I bet I know what your first thought was. "Wow, I wonder what must be wrong with her." Truth is, I've been wondering that for the past, I don't know, five or six years now. And it's taken me the past two-ish years to start to realize that there actually isn't anything wrong with me. I'm actually still trying to work through that realization to this day. If you can even remotely relate to me, this is for you.
I've never really dabbled in the whole dating thing. I didn't go on my first, actual date with a boy until halfway through my senior year in high school, and I only went on three dates with him. After him, I didn't go on another date until the end of my freshman year of college, and I only went on three dates with him as well. Neither situation-ship ended the way I wanted them to, but hey, that's life. But because of this, I felt like I wasn't good enough. Girls, I know I'm not the only one who has ever felt this way. It's taken me a whole lot of tears, time, and best friend talk to make me realize that my worth isn't dependent on whether or not I'm with a guy.
Here's the thing: I like to say that the reason I didn't date much in high school was because I was too focused on school. Truth is, boys just didn't ask me out. Like, I get it, and it didn't really bother me all that much because none of my other girl friends were dating either. Still, I felt like I put the "hopeless" in "hopeless romantic". I can't really complain all that much though; not dating really did allow me to focus on my grades. I go to the ~best~ university in the nation, after all.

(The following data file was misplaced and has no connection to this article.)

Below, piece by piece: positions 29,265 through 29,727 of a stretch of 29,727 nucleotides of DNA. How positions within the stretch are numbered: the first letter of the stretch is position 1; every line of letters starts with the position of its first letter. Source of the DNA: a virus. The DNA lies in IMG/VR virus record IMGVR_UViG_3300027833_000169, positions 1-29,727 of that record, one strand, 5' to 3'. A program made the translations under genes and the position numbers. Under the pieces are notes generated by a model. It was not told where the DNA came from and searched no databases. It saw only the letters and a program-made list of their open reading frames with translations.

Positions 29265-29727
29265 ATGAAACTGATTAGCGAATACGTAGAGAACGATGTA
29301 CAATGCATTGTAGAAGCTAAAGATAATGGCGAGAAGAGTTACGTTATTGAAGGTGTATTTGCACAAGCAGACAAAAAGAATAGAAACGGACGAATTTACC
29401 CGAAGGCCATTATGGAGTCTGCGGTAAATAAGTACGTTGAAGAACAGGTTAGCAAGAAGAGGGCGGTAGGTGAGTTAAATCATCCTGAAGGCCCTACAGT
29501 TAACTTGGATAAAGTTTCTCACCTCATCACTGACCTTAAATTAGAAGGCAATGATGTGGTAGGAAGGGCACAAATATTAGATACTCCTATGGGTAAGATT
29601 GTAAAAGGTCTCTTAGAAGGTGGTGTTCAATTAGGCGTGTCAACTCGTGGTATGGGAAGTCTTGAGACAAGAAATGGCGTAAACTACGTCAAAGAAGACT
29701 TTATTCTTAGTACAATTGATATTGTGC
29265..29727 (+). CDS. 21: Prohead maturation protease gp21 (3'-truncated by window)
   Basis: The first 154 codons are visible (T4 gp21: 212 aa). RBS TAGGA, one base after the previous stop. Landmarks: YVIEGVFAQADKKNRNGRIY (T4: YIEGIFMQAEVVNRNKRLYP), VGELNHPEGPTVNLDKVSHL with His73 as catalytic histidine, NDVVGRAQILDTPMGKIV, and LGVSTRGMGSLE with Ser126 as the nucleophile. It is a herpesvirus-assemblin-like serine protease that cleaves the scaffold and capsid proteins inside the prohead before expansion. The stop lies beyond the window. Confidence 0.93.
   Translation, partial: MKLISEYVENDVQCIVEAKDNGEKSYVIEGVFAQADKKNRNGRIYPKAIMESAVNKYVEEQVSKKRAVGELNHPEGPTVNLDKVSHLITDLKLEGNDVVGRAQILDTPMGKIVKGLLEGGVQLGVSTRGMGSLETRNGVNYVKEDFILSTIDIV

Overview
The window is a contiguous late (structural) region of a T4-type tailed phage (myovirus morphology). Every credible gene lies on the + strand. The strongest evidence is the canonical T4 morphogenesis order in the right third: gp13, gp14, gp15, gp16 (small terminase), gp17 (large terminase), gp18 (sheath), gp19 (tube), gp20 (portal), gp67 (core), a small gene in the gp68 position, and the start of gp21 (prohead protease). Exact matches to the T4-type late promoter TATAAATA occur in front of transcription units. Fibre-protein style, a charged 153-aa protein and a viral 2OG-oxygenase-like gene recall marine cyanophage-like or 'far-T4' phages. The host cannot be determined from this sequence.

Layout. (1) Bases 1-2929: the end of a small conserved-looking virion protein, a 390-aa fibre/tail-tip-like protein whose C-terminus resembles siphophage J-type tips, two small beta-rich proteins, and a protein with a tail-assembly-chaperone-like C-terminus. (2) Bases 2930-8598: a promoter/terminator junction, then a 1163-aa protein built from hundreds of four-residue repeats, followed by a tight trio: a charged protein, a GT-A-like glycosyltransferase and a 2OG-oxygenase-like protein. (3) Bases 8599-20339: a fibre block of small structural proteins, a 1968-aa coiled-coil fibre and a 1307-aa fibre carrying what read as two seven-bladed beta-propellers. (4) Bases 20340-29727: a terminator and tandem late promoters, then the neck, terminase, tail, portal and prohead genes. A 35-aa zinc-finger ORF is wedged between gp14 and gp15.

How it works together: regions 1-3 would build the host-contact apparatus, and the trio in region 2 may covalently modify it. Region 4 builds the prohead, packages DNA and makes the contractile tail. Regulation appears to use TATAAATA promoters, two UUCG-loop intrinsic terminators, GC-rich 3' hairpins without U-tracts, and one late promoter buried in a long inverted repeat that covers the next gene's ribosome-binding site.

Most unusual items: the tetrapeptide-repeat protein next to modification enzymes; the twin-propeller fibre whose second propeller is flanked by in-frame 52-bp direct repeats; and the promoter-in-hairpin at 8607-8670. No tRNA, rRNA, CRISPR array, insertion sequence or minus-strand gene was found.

Ladies, it took me a while to realize my happiness and my worth didn't have anything to do with my relationship status. As mentioned before, I'm still working that mindset into my head. I spent a lot of time wondering what I'm missing, and what's wrong with me. I started with finding the things I loved about myself, and worked on loving them harder. Then I looked at what I mildly disliked about myself, and asked myself why. Nine time outs of ten, I realized it was all a mental thing. I needed to change the way I thought about myself, not ACTUALLY change myself. The hardest part was looking at the things I hated about myself and forcing myself to learn to love them. I'm still very much working on that to this day.
I thought I was missing out on life because I wasn't loved, romantically. But that couldn't be further from the truth. I'm loved by my friends and family. Not having a boy allows me more time for family nights and best friend dates. Not having a boy allows me the time and freedom to go and do whatever I want, whenever I want. Not having a boy is allowing me to love myself before I begin to love someone else. Not having a boy is allowing me to work on being the me that I can be proud of.